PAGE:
In 2002, CNN carried an article on its website that focused on 15,000 years with man’s best friend—dogs. Man’s best friend, the article revealed, have over the years, developed unique ways of understanding human beings. But coming back to present day, how have we human beings tried to understand dogs? It’s a valid question for all of us, especially here in Guyana, where we have a “dog overpopulation epidemic” in our midst. You walk or travel anywhere in this country and you are bound to see dozens of dogs on the road, left abandoned, running aimlessly, sometimes in front of traffic and—just like that—they meet their demise!
I challenge any reader, to go right now outside, especially if they live in a rural area, just look outdoors, on the road, and you will see a dog which clearly has no owner or home. The sadder part of this tragedy is that many of these animals are mating continuously, every day, and more dogs arrive in this sad part of the world, only to meet lives of hardships, starvation, and hopelessness, if they knew what that felt like. But they do know. Dogs are so close to human beings. Not in the literal sense, but dogs have numerous characteristics as human beings: they show emotion; they can be happy, or sad, even cry; dogs are so unlike other animals in the animal kingdom. They respond to actions by human beings, sometimes negatively or positively, depending on the action. They are loyal beings. They can be ferocious beings too. They will lay down their lives for their owners. They will howl in the nights in sadness or distress, especially if they miss one of their own who probably died or ran away. Yes, dogs are running away from their owners these days, because they are cooped up and locked up all day. Dogs, too, need their freedom to be walked and taken out regularly by their owners. Does this happen in Guyana?
This brings me to the next point. How many persons in Guyana can properly and dutifully care for a dog? I see Stabroek News putting a dog’s photograph (they’re so adorable) in the Vet Column (an act by this newspaper which I find very noble, not to mention interesting and informative) and asking members of the public to take them home. Does the GSPCA interview potential dog owners before they allow them to own one of their dogs? Many Guyanese are anxious and willing to care for pets but have not an idea as to how to really do this. Hence, they should not be allowed to care for dogs if they cannot devote the time to really care for this animal, to walk him out every day, to give him proper meals, take him to the vet for regular check-ups and deworming, and just spending leisure time loving and being with their pets. I believe as a society, we have lost our senses when it comes to caring for animals.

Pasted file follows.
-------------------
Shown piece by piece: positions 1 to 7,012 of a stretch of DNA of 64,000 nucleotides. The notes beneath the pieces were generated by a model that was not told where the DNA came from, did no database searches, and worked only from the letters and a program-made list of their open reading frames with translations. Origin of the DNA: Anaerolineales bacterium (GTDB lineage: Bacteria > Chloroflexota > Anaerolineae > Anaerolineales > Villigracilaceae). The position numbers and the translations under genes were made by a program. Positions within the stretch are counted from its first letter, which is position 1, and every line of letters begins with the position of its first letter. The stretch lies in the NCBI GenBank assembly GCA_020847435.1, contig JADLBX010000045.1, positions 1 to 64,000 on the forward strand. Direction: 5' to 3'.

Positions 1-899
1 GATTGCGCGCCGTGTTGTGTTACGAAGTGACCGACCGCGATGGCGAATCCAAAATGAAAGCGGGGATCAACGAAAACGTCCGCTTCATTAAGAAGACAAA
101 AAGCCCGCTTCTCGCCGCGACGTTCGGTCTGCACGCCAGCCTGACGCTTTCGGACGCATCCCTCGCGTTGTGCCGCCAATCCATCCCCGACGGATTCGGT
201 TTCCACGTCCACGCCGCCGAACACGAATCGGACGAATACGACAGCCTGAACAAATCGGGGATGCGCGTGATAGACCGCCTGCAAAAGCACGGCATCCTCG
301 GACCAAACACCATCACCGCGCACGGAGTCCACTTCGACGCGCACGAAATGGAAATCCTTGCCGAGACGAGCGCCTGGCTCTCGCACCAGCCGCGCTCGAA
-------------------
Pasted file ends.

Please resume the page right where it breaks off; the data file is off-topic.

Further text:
Dogs are so intelligent. Studies in 2002 have shown that dogs have responded to human needs tests better than chimpanzees (whom we believe are closest to humans in terms of genetics, etc). Dogs really do understand what we try to communicate to them, they truly understand what we desire of them, too. The behaviour of dogs has astounded scientists over the years. Dogs have truly earned their place in the animal kingdom.
How do we thank these noble animals for their protection and service and unconditional love to human beings? We leave them out in the cold to wander the streets, searching for food, getting into fights with other packs of dogs, getting beaten up and battered. I usually pass dozens of dogs just wandering about on the road. Some of them are bruised and maimed. Many are full of skin diseases that would make one turn his eyes away, the scorn, the devastation, the heart brokenness one feels, the powerlessness of not being able to do much for these animals is truly inexplicable.
There is one writer who writes to the newspapers about the welfare of dogs and such. What are they doing about the dogs in Berbice? Can’t they establish a shelter here in Berbice to address the concerns of these voiceless animals? How much would it take for them to stop focusing so much in Georgetown—yes there is a great need in Georgetown—but there is also a greater need in Berbice too, in New Amsterdam, where dogs run rampant, everywhere you turn, dogs are present, without ownership, without a life, they are suffering. Dogs are suffering so much in Guyana. Drivers and motorists value no life anymore. They hit down cats and dogs and other animals on the road. The results are there to see, the results of their thoughtless, gruesome actions. Animals have rights and are cared for in other countries, not here. Many of us can’t even look after ourselves. We are so unkind to animals in Guyana. But then again, if we shoot, kill and murder each other every day…
Leon Jameson Suseran